Living with family members can be both a blessing and a curse. While it is wonderful to have loved ones close by, sharing a living space can also come with its fair share of challenges, especially when dividing household responsibilities.
One woman recently took to social media to vent her frustrations about her situation, and she’s not alone.
The woman, who we will call OP, shared that she and her husband built a home a few years ago with extra bedrooms intending to host family members occasionally. However, two of her husband’s siblings are now living with them permanently, and she feels like she is carrying the burden of managing the household for everyone.
As a mother and full-time worker, the load is already heavy enough for her.
The older sibling pays rent but does not contribute to cleaning or participating in household chores. The younger sibling only contributes a little because she is in school and trying to save money.
The woman has repeatedly talked to them about helping out more, but with no changes.
The woman’s tipping point came after she spent hours cleaning out the pantry and fridge, throwing away expired food and brand-new bags of Costco-sized food. She also had to manage a sick child simultaneously, and everything piled up.
She feels overwhelmed and wants the siblings gone.
When the woman’s husband came home, she vented her frustrations, but he did not understand why she was so upset. He told her she was blowing the situation out of proportion and that they did not have to address it immediately.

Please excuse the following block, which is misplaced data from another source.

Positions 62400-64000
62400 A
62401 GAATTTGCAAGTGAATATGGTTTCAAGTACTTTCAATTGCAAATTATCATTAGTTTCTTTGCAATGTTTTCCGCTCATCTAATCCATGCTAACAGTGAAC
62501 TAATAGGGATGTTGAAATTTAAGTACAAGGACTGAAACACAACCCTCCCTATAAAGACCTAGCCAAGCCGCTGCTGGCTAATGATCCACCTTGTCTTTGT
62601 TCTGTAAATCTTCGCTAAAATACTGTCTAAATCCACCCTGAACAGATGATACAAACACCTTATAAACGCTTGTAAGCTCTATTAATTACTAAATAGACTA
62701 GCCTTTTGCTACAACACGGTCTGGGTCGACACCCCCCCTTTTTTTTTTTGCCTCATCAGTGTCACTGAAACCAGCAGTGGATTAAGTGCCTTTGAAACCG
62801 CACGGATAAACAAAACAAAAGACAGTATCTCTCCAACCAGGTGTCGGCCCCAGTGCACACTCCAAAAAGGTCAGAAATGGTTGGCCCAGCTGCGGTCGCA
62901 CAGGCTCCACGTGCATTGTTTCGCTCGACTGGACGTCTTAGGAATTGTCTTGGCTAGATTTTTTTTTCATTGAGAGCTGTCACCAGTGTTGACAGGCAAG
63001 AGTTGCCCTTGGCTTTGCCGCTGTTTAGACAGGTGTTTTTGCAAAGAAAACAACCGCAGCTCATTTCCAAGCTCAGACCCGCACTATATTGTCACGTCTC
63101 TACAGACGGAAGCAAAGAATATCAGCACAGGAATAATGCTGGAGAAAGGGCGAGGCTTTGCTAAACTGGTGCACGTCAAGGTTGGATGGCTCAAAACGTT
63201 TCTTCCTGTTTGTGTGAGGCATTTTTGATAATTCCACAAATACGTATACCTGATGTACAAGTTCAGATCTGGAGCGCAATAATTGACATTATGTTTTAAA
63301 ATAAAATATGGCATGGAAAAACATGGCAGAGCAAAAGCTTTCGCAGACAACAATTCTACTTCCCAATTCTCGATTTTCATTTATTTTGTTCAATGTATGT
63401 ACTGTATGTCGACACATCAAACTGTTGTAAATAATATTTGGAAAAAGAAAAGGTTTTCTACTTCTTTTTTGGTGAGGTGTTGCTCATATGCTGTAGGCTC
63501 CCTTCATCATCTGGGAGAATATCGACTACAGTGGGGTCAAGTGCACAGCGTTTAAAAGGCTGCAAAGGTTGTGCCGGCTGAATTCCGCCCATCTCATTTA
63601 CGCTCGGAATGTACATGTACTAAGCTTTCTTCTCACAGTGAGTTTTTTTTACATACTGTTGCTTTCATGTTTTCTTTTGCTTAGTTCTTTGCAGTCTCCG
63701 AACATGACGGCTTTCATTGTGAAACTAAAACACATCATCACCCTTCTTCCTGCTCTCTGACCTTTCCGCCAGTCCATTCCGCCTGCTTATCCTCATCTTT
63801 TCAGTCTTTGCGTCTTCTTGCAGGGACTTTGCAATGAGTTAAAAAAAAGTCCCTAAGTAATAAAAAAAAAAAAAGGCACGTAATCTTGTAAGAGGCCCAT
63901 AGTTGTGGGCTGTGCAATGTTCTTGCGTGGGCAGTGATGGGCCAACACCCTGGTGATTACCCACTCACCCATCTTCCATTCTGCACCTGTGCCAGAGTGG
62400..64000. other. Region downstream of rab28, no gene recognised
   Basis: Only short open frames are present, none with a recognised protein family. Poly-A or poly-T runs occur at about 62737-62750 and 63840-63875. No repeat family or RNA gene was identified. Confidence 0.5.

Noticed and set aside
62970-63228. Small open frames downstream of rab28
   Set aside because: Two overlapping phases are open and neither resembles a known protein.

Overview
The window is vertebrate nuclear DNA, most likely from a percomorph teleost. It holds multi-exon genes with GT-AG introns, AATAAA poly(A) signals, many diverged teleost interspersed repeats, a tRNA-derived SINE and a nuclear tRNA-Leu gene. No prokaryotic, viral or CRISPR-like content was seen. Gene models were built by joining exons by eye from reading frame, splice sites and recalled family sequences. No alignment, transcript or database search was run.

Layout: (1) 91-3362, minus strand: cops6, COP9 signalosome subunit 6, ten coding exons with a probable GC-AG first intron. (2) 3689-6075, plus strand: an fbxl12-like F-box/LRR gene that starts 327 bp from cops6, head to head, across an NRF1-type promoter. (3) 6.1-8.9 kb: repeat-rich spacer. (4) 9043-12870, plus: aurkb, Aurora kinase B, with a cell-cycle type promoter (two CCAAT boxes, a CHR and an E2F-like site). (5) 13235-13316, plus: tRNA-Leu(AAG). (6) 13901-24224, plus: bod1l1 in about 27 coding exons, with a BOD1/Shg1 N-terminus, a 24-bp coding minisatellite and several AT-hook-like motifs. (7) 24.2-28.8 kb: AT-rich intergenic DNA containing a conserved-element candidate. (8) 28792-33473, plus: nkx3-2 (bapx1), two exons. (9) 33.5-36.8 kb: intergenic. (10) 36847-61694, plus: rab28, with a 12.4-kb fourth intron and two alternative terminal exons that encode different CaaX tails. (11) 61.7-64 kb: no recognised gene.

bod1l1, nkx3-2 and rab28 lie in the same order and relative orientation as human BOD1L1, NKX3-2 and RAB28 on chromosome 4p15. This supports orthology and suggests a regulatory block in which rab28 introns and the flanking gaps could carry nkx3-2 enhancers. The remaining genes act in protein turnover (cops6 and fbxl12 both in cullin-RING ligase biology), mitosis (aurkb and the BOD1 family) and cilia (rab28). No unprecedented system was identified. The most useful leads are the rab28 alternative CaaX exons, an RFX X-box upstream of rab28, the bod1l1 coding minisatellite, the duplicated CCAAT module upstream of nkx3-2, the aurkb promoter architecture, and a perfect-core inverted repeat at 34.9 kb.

The woman felt hurt that her husband did not want to hear about her overwhelming situation, and she was shut down immediately.
The woman feels like she is being too emotional about the situation and wonders if she is in the wrong. She is seeking advice and help from others.
User M89-90 sided with OP, giving her two options to deal with her husband:
“Since he doesn’t seem to care either way, give him an offer:
“1. Sit down and listen to the issue and come up with a resolution together.
“2. Leave it delegated to OP (as he has been doing), and he and his siblings will be informed of their move-out date + husband responsible for everything in-between now and then.
“This is a mess your husband created. He damn well needs to step up and start cleaning it up. Also, to be very, very clear – spouses don’t have delegation power to other spouses; you’re a partner, not a subordinate.”
Several user replies were also along the same lines, supporting OP and urging her to force more responsibilities upon her husband. Some notable messages are below.
Kissiemoose replied, “Stop doing anything for anyone other than for yourself and your child. If you stop doing your husband’s laundry, grocery shopping, and cooking, then he may realize there is a problem.”
Any-Music-2206 piled on, “Go on a long break just OP, leave kid & siblings for husband to manage, so he understands what you have been dealing with.”
KaliTheBlaze suggested some desperate measures like locking up the refrigerator and confronting the siblings,